Topic: Marie Georgievna, GD
Princess Marie of Greece and Denmark was born on March 3rd, 1876 at Athens, Greece. She was the fifth child and second daughter of King George I of Greece and his consort, Queen Olga, (née Grand Duchess Olga Konstantinovna of Russia). Marie was the granddaughter of King Christian IX of Denmark, great-granddaughter of Tsar Nicholas I, niece of Queen Alexandra of Great Britain and Empress Marie Feodorovna of Russia, and first cousin and confidant of Tsar Nicholas II.
On 30 April 1900, Marie married Grand Duke George Mikhailovich of Russia. After her marriage, she took the name Grand Duchess Marie Georgievna. Together, they had two daughters: Princess Nina Georgievna (1901-1974), and Princess Xenia Georgievna (1903-1965).
Grand Duke George Mikhailovich, was the third son of Grand Duke Mikhail Nikolaevich, and Grand Duchess Olga Feodorovna (née Princess Cecilie of Baden). He was also a first cousin to Emperor Alexander III. He served as a General in the Russian Army during the First World War. During the Russian Revolution, he was imprisoned by the Bolsheviks and shot by a firing squad in 1919, along with his brother, Grand Duke Nicholas Mikhailovich, and his cousins Grand Dukes Paul Alexandrovich and Dimitri Konstantinovich.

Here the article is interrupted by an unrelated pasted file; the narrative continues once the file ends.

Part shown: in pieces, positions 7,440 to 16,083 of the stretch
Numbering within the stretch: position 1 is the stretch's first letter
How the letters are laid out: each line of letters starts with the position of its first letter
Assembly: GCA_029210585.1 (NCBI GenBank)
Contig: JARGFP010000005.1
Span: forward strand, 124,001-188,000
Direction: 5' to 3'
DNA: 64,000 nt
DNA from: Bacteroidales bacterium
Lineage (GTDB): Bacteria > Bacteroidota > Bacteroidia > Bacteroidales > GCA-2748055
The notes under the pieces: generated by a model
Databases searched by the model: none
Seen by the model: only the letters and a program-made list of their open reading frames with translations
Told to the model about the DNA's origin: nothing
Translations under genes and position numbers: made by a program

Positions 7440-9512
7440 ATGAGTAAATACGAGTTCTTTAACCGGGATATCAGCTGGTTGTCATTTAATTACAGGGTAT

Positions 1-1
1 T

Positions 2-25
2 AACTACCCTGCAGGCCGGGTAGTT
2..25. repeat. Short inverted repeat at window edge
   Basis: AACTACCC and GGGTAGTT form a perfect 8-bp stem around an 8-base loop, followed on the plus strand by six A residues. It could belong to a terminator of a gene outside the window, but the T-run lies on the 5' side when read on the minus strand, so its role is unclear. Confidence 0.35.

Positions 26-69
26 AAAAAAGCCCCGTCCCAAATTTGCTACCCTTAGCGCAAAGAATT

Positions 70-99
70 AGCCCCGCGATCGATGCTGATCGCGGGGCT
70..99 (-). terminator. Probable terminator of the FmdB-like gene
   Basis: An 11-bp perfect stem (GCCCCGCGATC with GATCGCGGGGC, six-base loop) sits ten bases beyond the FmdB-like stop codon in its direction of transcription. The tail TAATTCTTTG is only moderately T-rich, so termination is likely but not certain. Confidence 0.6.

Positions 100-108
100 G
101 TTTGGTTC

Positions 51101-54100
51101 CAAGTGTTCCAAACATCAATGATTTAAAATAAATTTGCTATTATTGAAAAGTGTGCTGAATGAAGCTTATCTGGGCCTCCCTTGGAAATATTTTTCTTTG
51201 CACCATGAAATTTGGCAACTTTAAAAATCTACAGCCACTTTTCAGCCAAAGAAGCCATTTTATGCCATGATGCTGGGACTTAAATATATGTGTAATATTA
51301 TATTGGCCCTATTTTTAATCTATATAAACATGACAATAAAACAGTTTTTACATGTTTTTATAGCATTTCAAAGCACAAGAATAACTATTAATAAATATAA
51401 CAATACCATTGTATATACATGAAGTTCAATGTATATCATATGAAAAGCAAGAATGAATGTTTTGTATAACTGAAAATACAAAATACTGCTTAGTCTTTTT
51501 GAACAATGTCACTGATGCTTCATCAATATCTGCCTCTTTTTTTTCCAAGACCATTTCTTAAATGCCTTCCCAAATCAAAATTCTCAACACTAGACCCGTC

The Grand Duchess spent most of her life abroad: Russia, England, Italy—and on her return to Greece in 1940, she vowed never again to be driven into exile. During the Second World War, as the German army advanced on Athens and the Royal Family prepared to flee, Grand Duchess Marie passed away in 1940, at the age of 64.
Given her position in life, her travels, and the personal tragedies that she endured during her lifetime, she was to bear witness to some of the world’s most monumental historical events, and writes of them with skill and candor in her memoirs.
A Romanov Diary spans 50-years in the life of Royal Europe (1884-1934) during one of the most turbulent periods of history. In her memoirs, Grand Duchess Marie writes of emperors, kings, queens and royal cousins in their everyday private lives, as well as their intricate relationships which determined the course of history.
Some of the most compelling portions of A Romanov Diary are the letters written by her husband, Grand Duke George Mikhailovich, from prison after the Bolshevik revolution of 1917. These letters were smuggled from prison, and detail events up to shortly before the Grand Duke’s murder in 1919. Grand Duchess Marie has set forth extensive portions of these letters, and the last days of the Romanov dynasty come alive.
After being out of print for nearly 20 years, a new edition of A Romanov Diary: The Autobiography of the Grand Duchess Marie Georgievna has been published by Gilbert’s Books, the publishing division of Royal Russia.
|||Click Here to Order Your Copy ||| © Paul Gilbert @ Royal Russia. 12 June, 2012
© Paul Gilbert @ Royal Russia. 12 June, 2012